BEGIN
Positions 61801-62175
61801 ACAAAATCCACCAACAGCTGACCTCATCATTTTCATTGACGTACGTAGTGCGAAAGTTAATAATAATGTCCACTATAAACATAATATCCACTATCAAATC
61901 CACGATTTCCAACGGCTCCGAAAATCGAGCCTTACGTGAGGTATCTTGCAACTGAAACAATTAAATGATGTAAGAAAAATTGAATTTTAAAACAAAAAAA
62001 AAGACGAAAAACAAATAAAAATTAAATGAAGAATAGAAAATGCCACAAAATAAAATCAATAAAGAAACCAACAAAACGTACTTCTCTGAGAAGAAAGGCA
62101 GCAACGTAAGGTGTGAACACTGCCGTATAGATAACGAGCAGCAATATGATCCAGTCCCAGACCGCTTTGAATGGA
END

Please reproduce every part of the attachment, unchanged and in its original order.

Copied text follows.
Positions 61801-62175
61801 ACAAAATCCACCAACAGCTGACCTCATCATTTTCATTGACGTACGTAGTGCGAAAGTTAATAATAATGTCCACTATAAACATAATATCCACTATCAAATC
61901 CACGATTTCCAACGGCTCCGAAAATCGAGCCTTACGTGAGGTATCTTGCAACTGAAACAATTAAATGATGTAAGAAAAATTGAATTTTAAAACAAAAAAA
62001 AAGACGAAAAACAAATAAAAATTAAATGAAGAATAGAAAATGCCACAAAATAAAATCAATAAAGAAACCAACAAAACGTACTTCTCTGAGAAGAAAGGCA
62101 GCAACGTAAGGTGTGAACACTGCCGTATAGATAACGAGCAGCAATATGATCCAGTCCCAGACCGCTTTGAATGGA